It’s no surprise that Lucy lived with her husband Ambrose Wilson after her marriage in Flushing, Michigan, in 1873. In the 1870 census, I found her as a 15 year old working as a domestic servant for a wealthy family in Flint. Many other Thompsons are listed near her in the city, of course, but I had no way of telling which were Lucy’s people. All of these censuses listed New York as Lucy’s state of birth. More specifically, Lucy’s wedding record states she was born in Washington County, New York, a rural area along the Vermont border. That sent me to scour the 1860 census there for Thompsons.
I didn’t find any Lucy or Ann Thompson, unfortunately, but I did find this family halfway across the state.
Demmon? Lucy’s father’s name is Demon? That must be the census taker mishearing his name. At least I hope so. Still, this record was promising, and their presence near Rochester gets them closer to the Flint area where I know Lucy ended up. But know that I have an idea of Lucy’s father’s first name I could dig deeper into the Washington County records.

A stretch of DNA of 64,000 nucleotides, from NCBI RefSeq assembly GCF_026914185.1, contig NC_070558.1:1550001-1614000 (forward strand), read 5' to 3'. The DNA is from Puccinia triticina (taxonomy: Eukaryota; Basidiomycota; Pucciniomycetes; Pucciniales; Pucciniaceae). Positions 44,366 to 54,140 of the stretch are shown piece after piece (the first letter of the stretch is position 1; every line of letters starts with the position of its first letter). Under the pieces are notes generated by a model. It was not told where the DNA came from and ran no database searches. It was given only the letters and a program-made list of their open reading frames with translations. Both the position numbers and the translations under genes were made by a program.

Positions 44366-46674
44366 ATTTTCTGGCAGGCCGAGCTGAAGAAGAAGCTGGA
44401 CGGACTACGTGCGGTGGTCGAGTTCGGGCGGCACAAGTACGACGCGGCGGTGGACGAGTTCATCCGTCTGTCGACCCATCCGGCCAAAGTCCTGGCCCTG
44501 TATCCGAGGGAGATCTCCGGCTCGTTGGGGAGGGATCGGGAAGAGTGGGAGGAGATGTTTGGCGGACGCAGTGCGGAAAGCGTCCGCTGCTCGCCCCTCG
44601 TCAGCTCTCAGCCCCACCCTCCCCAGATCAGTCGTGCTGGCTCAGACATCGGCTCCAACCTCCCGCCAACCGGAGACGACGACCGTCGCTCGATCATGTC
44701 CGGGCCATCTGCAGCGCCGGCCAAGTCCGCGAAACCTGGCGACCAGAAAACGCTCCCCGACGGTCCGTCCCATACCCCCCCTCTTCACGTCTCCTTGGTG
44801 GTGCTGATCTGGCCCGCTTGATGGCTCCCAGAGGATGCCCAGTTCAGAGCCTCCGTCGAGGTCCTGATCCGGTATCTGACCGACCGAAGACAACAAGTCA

Dinsmore? Well, it’s better than Demon, I guess.
Okay, so the children’s names were the same as the Thompsons in Monroe County, NY. It really looked like I found Lucy’s people. But how did we get from Ann Thompson in Union, New York, to Ann Lemunyon in Flint, Michigan?
Years passed with that question unanswered. But then I found Lucy’s obituary.
Finding out that Lucy’s family lived to Decatur, Michigan, about 150 miles southwest of Flint, was the key in following Ann’s journey. In the 1880 census, she lives with James Beardsley in that county. I cannot find a marriage record for them. Then I found she married Myron Lemunyon in that county in 1892. She died just a few months after Lucy’s passing, but it seems they kept close contact despite the many miles that separated them. Here are just two of many newspaper reports.
Louis Clayton James is my great-granduncle who went on to marry at least three other women after his first two wives, Elizabeth Casebolt and Ella Kissell.
There was a time when every sports page in Michigan splashed the uncommon name Harburn across its front page. My granduncle, Ivan, was the amateur champion.
Ivan represented an amateur boxing club in Flint that was somehow affiliated with the auto factories. He was the featherweight champion for all of 1933, appearing in over 30 newspapers around the state. But his reign was to be short-lived.